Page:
The Shell Fuel Economy Challenge burnt my Children's Day weekend. Which was in its own unique way, a pretty fun option to burn a weekend. Basically the challenge was a car rally with the ultimate aim of trying to get as much km as you can out of every litre of petrol.
There was a briefing for all participants at Raffles Marina the day before (30 September 2006). A new fuel was introduced to the crowd as being the fuel that was responsible for John and Helen Taylor's Guiness World Record Round the World Drive feat of 24 tanks refill. The Australian couple were also present to give out tips on economical driving. You marvel at how two people with some of the most ordinary names in the English language could achieve something so remarkable. Yes yes, one's names has no direct impact on how much one can achieve in life. However, compare John Taylor to say Christopher Columbus...or Marco Polo..or Cheng Ho...
For some obscure reason, Shell choose to air a video clip on the development of the new fuel. An act that was generally wasted on a crowd unable to appreciate the technicalities. A group of engineers would perhaps have been sent to orgasmic heaven rather than lulled to slumber.
Be prepared to wake up EARLY. Contestants were divided into 2 teams - yellow and red. Each colour had its own route. That is to say one team went clockwise, and the other anti-clockwise. Teams had to go for a tank fill at the Shell station along Jalan Ahmad Ibrahim at the freaking early hour of 8 in the morning before proceeding to Raffles Marina. Thankfully breakfast was provided. There was a pre-race brief (yes, another one) before teams could proceed to the registration booths to claim their first clue. At each pitstop, teams would be provided with a clue leading to the destination of the next stop. There were 8 stops in total, where teams would have their Shell passports stamped.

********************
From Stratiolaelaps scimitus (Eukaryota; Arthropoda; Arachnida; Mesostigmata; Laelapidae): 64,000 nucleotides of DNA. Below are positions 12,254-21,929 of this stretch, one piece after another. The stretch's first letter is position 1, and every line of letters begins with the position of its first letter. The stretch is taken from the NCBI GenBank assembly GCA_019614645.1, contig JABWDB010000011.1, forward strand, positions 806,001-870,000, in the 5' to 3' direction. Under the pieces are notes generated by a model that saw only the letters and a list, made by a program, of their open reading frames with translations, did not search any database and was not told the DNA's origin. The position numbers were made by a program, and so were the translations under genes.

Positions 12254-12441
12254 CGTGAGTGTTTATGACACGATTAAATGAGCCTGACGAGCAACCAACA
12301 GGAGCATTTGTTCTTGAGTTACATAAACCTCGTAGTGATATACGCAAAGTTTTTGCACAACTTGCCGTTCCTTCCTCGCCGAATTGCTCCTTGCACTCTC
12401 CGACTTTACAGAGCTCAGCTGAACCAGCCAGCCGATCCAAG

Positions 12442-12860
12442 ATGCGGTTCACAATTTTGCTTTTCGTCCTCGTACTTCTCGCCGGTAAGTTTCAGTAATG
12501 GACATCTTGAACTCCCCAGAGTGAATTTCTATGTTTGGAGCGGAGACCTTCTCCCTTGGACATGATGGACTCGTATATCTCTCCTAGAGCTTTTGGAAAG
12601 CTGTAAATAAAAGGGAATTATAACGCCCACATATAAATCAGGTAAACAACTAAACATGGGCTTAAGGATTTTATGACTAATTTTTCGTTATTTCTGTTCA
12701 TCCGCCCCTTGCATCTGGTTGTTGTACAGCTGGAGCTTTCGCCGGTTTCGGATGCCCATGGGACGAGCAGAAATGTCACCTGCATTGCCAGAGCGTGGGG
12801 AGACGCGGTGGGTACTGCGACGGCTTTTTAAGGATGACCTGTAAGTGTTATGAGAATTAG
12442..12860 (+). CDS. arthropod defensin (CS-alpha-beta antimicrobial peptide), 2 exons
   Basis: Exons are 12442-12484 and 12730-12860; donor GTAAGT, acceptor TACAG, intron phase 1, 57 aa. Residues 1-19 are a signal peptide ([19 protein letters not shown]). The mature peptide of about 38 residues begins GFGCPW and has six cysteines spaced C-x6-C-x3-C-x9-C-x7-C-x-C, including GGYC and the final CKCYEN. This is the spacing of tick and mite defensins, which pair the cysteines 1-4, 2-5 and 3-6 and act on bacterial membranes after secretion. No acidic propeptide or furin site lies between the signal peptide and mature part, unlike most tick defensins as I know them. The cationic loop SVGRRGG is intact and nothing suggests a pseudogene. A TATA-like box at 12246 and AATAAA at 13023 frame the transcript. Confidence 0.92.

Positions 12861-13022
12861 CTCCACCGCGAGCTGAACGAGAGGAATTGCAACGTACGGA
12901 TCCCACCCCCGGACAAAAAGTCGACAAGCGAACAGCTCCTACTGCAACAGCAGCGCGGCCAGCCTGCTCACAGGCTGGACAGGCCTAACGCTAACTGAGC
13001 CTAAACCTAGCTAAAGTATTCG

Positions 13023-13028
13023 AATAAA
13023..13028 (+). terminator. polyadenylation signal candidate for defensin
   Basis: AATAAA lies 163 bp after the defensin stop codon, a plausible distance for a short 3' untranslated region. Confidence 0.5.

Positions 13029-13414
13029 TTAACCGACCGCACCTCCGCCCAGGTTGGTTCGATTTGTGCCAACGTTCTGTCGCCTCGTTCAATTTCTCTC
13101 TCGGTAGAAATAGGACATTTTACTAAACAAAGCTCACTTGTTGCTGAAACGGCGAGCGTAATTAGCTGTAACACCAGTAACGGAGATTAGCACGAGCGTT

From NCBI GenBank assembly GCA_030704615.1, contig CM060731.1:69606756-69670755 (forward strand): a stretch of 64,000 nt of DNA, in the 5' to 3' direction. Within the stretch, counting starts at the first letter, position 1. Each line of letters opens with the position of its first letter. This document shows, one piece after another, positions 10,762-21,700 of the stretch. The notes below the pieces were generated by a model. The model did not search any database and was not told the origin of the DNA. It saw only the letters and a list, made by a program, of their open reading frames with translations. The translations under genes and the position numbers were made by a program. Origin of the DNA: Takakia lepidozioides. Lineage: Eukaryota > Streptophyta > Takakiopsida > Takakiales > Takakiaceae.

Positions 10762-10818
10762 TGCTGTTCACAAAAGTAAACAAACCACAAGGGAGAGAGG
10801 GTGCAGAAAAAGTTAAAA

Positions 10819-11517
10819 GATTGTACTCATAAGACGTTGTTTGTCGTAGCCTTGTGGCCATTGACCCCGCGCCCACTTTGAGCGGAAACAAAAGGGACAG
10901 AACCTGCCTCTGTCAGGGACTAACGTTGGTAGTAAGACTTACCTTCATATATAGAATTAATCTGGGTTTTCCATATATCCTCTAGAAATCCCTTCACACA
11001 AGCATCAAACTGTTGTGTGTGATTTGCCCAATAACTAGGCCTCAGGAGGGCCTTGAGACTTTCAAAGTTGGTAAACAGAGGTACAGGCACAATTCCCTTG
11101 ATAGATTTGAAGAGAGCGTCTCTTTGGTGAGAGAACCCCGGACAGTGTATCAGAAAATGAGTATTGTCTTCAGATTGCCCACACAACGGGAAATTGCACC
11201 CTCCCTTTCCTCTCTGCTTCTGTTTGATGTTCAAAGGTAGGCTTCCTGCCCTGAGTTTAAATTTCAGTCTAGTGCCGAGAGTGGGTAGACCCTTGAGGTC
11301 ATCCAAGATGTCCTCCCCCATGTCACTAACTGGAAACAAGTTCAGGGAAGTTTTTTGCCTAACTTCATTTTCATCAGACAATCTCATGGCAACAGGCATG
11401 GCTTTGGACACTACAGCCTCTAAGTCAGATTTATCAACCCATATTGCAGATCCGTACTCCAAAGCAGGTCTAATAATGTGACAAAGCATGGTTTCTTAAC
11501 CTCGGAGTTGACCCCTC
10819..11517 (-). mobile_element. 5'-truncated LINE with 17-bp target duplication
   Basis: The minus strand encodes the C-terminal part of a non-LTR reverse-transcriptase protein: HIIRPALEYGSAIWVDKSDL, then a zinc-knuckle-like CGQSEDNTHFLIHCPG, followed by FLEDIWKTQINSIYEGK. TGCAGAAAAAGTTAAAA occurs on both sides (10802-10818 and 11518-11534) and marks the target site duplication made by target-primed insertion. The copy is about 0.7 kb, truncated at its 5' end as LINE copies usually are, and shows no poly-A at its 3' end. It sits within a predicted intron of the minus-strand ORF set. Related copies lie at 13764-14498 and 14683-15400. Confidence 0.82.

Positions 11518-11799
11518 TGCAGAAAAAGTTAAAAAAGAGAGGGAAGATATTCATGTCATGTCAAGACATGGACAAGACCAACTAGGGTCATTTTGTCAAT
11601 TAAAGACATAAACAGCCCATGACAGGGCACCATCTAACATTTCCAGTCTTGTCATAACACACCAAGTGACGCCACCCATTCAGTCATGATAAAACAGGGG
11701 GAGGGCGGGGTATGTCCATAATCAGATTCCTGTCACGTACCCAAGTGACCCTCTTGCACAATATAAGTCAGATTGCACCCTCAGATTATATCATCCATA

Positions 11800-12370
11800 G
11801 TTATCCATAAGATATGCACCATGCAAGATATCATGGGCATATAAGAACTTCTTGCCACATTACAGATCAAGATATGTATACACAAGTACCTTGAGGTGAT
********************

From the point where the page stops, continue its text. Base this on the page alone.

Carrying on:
1st pitstop - Shell station at Upper Bukit Timah Road
My route was the yellow route, so my first pitstop was the Shell petrol station along Upper Bukit Timah. It's the one near Gombak Drive and Cashew Road, NOT the Shell stations near the Bukit Timah stretch where Lana cake is. Strangely, the cheery and friendly Shell staff were obviously unprepared to handle the number of cars that drove up. So unprepared that the staff at the pitstop itself were still discussing who should stamp the passport and who should give out the clues when I drove up. Flustered, they even told me to go off BEFORE issuing me my next clue. =p
2nd pitstop - Singapore Zoological Gardens
Teams were issued with a set of questions and a zoo pass. The answers could be found in the Australian Outback section of the zoo. Upon completion of the task, teams will be given their next clue. I havent stepped into the Zoo since Primary School days. And it has CHANGED a lot since then. I dont mind spending the new few weekends exploring it. Anyways, while on the way out, one uncle spotted the lot of us running madly and wished us good luck. (so sweet... =D) We heard him muttering to his companions, 'Shell Petrol Challenge'.